The California Consumer Privacy Act (CCPA) was enacted in 2018 to combat the numerous incidents of data breaches in Big Tech from poorly defined access controls and management of privacy. Molded after the European Union (EU) General Data Protection Regulation (GDPR), the new regulations give users more control of data. Companies that collect data on California residents must provide information on how data is collected and provide users the ability to request, delete, or protect their personal data.
Who Must Comply with CCPA?
Any company that collects data on California residents should look into the compliance regulations around CCPA. Experts theorize that CCPA regulations will drive future laws in other states to provide users with better control over their data. Businesses that don’t work with California data should still track information related to CCPA to understand regulations should a similar law pass in other states.
Other business factors that fall under the CCPA regulations:
- Have an annual gross revenue income of at least $25 million.
- Collect data for commercial reasons on at least 50,000 consumers.
- At least 50% of annual revenue is from selling services or products.
What Does CCPA Cover?
Because CCPA gives users more control over their data, many of the regulations defined by compliance regulations cover the ways businesses collect and distribute private information collected from websites and other digital methods. Users can contact the company and ask for information regarding their data storage and usage, and companies must comply with certain requests.
CCPA requires companies to comply with user requests for:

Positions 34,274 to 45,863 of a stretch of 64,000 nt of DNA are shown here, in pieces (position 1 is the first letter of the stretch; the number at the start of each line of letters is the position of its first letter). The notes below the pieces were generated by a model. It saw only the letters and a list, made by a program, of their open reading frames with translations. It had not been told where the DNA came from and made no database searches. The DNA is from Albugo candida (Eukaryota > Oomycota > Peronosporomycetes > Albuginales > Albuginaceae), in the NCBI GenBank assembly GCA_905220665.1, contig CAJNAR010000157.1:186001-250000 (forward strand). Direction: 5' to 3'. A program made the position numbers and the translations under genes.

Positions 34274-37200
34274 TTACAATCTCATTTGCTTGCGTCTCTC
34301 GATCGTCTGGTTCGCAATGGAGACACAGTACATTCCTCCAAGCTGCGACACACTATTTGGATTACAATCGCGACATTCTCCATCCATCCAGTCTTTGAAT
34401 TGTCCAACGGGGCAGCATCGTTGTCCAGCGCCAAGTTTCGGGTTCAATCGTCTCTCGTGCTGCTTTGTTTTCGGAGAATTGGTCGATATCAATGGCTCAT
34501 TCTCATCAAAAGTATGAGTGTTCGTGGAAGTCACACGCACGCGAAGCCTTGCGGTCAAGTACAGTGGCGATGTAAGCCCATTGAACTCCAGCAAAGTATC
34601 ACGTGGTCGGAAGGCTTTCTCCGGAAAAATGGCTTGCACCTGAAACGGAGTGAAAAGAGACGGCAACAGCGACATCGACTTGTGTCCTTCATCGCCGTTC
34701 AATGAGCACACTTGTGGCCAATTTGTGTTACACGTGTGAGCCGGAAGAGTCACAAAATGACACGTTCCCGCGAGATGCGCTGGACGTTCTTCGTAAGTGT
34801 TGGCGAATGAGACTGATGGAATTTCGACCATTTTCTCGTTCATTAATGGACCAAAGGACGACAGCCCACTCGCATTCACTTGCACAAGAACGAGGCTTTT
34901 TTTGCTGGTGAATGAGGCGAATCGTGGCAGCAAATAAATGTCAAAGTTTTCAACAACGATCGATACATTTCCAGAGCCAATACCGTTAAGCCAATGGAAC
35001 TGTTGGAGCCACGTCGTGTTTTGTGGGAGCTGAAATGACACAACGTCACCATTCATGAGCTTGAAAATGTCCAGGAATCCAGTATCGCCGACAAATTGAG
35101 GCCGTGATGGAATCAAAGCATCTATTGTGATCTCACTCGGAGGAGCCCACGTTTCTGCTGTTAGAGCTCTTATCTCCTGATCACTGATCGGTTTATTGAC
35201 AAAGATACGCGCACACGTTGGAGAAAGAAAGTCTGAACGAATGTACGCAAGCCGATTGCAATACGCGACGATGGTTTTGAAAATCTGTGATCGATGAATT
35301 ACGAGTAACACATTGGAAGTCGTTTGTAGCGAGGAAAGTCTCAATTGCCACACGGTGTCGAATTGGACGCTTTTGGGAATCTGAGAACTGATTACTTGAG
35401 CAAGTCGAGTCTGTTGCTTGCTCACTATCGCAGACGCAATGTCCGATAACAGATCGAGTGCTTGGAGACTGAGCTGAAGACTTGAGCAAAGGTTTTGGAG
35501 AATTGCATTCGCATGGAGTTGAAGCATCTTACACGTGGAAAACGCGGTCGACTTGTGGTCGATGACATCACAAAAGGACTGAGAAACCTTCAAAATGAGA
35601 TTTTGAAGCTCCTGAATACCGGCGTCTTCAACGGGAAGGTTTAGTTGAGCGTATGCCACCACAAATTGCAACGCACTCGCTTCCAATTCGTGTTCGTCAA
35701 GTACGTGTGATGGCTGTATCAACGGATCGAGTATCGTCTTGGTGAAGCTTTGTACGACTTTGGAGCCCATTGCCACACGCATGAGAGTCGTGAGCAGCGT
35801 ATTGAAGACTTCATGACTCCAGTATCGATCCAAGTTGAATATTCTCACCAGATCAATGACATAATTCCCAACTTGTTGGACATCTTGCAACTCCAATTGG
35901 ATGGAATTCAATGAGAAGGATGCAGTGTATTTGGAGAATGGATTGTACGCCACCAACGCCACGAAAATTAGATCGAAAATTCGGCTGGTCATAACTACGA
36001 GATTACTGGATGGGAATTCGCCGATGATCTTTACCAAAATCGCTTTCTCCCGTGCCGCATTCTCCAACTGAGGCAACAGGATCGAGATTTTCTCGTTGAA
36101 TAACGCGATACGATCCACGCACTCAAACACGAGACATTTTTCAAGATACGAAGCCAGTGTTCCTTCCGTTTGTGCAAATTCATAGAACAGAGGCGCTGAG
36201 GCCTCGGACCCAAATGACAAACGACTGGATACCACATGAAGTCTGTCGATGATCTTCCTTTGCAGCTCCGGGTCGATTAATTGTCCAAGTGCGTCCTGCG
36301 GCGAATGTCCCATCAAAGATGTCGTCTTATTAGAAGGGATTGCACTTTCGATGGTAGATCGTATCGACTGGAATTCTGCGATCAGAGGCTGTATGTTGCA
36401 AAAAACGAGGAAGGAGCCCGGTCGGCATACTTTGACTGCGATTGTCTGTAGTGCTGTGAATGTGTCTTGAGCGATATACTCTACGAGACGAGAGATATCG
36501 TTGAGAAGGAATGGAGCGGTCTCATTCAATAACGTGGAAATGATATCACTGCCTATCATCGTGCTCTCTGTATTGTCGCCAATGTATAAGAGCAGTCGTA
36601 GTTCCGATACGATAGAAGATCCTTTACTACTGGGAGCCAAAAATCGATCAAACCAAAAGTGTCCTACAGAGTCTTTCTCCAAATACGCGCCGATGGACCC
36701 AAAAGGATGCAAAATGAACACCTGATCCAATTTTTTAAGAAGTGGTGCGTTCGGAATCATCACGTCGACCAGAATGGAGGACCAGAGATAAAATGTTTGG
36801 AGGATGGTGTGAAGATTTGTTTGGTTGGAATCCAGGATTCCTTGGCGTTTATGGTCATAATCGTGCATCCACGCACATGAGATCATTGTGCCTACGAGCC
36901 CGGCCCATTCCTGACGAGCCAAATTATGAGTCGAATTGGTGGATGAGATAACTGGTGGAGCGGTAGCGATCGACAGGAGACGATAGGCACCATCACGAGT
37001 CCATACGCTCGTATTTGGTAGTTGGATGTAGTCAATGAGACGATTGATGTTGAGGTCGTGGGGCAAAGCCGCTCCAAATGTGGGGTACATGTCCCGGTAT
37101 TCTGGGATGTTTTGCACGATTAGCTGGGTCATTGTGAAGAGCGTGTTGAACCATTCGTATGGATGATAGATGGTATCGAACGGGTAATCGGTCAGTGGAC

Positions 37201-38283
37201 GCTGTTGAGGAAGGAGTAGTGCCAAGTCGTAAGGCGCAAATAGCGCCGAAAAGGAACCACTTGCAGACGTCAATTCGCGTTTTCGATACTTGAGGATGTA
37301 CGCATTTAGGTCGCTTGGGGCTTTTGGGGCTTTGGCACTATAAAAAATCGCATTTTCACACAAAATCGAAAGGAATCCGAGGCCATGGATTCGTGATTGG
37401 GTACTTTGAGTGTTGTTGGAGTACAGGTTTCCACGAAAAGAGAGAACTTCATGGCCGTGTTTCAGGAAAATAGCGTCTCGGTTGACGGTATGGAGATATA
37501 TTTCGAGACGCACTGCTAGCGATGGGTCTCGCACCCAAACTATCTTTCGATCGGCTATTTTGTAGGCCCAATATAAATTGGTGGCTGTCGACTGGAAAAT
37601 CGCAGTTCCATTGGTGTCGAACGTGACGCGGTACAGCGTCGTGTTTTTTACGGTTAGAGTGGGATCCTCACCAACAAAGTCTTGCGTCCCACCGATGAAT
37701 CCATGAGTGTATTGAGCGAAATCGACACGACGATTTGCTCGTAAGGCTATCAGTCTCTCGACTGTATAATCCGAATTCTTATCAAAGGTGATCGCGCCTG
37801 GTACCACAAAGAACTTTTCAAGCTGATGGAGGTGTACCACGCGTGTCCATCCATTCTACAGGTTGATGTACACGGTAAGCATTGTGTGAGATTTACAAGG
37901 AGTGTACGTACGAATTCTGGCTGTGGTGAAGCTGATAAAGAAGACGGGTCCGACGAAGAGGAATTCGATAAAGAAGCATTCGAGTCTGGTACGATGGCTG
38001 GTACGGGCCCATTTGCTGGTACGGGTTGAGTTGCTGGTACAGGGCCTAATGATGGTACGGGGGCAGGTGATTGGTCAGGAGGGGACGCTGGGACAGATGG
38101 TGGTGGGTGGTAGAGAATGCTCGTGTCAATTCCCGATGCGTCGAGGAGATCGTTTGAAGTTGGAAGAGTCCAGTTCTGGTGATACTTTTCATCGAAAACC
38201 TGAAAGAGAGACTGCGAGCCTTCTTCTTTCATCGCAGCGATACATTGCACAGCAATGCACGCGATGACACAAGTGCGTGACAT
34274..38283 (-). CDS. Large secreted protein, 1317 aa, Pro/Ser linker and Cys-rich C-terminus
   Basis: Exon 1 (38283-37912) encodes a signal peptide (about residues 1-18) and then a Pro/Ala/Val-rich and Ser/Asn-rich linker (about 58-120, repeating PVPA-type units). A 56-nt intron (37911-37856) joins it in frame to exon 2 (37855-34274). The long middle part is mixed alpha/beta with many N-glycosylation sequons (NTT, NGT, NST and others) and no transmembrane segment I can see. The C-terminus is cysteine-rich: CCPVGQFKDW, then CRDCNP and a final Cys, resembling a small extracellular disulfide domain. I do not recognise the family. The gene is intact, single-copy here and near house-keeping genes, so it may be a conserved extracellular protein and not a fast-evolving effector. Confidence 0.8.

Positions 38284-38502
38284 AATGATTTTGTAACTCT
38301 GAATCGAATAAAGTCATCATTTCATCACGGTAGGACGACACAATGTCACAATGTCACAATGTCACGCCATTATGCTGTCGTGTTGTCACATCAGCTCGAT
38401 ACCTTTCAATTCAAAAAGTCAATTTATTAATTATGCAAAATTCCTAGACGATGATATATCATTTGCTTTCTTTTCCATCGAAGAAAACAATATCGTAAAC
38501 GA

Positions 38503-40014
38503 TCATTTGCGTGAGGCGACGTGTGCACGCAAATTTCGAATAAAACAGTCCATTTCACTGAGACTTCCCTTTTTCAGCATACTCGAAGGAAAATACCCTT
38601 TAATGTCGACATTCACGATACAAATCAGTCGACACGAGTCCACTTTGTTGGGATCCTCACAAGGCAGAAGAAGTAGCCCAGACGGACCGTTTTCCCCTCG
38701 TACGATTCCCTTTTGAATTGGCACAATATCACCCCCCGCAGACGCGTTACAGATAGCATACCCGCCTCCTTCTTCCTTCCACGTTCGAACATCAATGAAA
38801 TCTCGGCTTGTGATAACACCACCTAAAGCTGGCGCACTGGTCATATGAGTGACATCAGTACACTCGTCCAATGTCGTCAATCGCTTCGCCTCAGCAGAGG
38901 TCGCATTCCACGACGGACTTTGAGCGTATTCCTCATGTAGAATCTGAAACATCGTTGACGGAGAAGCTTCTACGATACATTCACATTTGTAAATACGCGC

- All data collected and stored.
- Each category of sources where data is collected (e.g., financial, contact, medical).
- The business purpose for collecting and selling user data.
- A list of third parties that have access to a user’s data.
In addition, companies must take action per these user requests:
- Ask for their data to be deleted.
- Prohibit the sale of their data.
- Stay safe from discrimination for requesting control of their data.
- Port their data.
What are Key Privacy Provisions in CCPA?
CCPA is often compared to the EU GDPR, but CCPA has a much broader definition of compliance: protected data includes any personal information that “identifies, relates to, describes, is capable of being associated with, or could reasonably be linked directly or indirectly with a particular consumer or house.”
The provisions protect more than just contact information. Data without contact information can still fall under CCPA compliance if it can be used to identify a person. For example, an address, household income, and other specific information can identify a consumer so that CCPA provisions would cover this record.
Though CCPA doesn't cover data that can't be used to identify a consumer, businesses must ensure that stored data is safely anonymized. Generalized data can often be used to identify consumers even if the record doesn't contain a name.